Salvador Dalí. It’s safe to assume that even just reading the name of this surrealist Catalan painter, conjures up a certain image – maybe even several – black and white photographs of a young artist, showing off his waxed, twirling, fantastical moustache. Halsman’s iconic photos are indeed perfect examples of the artist’s creativity, even as a subject. But they’re not the only ones. A new photo exhibition on Dalí shows you even more, with portraits taken by renowned British photographer Robert Whitaker.
On display at the Dalí Museum in the northern town of Figueres, the exhibition opens on May 30, and will run for a year as a temporary installation. Some 27 pieces are featured, all but two capturing the years between 1967 and 1972 in the northern Catalan town of Portlligat. The photos constitute just a small part of the negatives that the Gala-Dalì Foundation acquired from Whitaker’s son.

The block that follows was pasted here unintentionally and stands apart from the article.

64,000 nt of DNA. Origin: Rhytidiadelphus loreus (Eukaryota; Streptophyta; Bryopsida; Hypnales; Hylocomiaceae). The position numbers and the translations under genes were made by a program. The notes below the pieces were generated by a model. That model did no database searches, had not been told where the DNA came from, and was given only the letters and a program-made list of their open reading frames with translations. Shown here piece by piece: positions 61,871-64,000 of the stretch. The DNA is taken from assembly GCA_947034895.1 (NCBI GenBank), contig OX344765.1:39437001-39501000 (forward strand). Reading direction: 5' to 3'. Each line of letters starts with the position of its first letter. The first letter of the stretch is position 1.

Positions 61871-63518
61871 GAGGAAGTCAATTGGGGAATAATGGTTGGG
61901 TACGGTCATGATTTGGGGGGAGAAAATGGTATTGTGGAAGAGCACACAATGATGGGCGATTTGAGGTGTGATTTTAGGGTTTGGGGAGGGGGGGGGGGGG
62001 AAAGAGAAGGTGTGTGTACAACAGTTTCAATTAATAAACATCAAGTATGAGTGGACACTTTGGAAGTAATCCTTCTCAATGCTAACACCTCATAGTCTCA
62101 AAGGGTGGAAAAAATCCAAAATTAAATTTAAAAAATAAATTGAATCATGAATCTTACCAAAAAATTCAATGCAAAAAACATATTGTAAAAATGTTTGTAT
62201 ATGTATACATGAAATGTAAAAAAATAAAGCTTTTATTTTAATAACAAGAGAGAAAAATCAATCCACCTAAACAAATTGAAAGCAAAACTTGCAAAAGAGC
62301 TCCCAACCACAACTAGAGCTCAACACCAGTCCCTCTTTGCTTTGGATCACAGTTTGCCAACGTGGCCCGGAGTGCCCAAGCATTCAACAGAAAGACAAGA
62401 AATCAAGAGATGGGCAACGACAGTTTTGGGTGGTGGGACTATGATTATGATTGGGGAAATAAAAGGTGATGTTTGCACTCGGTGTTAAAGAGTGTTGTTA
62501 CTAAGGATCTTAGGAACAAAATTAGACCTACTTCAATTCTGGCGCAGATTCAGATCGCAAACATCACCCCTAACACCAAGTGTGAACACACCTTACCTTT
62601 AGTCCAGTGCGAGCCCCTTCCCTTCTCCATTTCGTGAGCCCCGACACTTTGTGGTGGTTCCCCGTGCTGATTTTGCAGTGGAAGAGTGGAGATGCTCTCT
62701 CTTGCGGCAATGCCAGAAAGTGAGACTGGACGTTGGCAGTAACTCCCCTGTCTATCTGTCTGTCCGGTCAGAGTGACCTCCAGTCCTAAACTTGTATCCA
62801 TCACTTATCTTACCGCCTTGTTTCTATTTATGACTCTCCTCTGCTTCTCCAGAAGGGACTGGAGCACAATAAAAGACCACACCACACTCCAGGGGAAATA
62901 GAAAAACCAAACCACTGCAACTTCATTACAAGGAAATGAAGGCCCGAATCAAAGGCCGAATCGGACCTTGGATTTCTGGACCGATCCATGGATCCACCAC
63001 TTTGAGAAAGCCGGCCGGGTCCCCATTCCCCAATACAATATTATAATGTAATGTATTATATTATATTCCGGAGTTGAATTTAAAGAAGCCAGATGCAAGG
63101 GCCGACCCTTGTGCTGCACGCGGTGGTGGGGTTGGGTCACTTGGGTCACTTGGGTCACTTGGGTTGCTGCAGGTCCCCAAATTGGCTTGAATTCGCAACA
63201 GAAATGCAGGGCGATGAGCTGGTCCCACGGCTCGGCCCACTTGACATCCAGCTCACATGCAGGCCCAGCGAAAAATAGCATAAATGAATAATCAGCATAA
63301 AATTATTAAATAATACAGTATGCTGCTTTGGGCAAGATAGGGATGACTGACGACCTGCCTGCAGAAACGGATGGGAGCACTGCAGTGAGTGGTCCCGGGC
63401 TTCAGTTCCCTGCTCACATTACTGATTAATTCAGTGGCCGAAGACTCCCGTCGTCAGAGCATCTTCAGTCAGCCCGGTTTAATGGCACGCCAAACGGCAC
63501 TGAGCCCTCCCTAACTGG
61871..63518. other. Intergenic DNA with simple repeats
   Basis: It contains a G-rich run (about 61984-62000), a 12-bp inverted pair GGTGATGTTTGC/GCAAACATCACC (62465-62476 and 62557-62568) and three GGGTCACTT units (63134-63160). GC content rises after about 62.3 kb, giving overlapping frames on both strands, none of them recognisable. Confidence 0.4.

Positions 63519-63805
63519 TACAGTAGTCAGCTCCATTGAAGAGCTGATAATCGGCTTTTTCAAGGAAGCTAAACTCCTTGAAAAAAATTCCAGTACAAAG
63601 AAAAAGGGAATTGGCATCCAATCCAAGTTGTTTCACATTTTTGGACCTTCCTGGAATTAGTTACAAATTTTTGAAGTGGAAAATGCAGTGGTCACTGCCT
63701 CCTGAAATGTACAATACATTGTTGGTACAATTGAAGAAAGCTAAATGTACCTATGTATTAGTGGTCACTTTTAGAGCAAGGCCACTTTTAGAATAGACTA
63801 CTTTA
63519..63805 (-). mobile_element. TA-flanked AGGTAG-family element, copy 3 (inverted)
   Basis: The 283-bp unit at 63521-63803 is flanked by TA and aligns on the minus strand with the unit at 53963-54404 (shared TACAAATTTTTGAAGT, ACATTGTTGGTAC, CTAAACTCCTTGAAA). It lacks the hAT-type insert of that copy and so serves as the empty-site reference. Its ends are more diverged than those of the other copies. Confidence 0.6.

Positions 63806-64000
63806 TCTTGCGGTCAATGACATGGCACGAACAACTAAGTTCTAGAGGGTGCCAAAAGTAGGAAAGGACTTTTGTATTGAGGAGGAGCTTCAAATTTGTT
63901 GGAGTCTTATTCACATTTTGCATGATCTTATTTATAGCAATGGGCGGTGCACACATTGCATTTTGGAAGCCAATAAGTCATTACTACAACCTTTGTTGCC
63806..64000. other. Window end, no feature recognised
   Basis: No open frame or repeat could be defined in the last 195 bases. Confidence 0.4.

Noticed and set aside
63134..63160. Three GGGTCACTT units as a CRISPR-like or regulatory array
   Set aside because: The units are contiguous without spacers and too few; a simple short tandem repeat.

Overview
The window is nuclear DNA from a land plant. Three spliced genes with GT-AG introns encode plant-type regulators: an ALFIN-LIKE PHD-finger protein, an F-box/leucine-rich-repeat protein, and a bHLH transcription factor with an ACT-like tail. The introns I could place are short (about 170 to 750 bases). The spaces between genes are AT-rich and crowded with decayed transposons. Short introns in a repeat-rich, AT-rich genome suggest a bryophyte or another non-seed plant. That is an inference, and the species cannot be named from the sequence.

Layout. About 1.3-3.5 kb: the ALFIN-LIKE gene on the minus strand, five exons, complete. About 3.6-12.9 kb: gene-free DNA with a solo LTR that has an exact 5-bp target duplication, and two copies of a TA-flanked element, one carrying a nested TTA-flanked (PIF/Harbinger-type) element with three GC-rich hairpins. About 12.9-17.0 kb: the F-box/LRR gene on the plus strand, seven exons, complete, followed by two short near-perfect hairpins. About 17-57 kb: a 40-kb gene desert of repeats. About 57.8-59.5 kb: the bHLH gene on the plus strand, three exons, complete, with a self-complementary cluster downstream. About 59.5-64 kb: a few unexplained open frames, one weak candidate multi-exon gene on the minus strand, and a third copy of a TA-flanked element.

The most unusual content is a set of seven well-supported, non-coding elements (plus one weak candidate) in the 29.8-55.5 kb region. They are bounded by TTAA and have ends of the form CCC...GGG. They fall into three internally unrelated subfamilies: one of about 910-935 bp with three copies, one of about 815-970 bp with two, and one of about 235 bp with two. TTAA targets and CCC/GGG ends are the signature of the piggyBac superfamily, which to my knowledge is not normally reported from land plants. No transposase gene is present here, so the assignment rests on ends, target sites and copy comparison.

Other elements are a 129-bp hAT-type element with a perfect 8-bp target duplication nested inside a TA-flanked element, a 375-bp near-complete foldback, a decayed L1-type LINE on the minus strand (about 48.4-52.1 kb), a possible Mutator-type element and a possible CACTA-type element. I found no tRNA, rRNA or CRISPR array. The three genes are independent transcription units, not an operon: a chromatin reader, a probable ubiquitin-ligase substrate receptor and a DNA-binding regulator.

Dalí and Whitaker met in 1967, but their relationship, according to the photographer, started much earlier. It all began when Whitaker’s parents gifted him a book of Dalí’s art. Fascinated, the British photographer made cut outs, remaking it into a collage. Montse Aguer, director of the Dalì Museums, explained that in each other, the two found a kindred spirit. ‘They really shared that feeling of provocation, of freedom,’ she explained, ‘a scenic, ironic, and intelligent feeling through which to view art.’
Robert Whitaker was born in England in 1939 to Australian parents, and died in 2011. He is perhaps most well-known for his iconic photos of the Beatles, as well as the image of the band Cream, which featured on their album cover ‘In Gear.’ His work ran the gamut from photos featured in Vogue magazine, to conflict photojournalism in Vietnam, Cambodia, Pakistan, and Israel.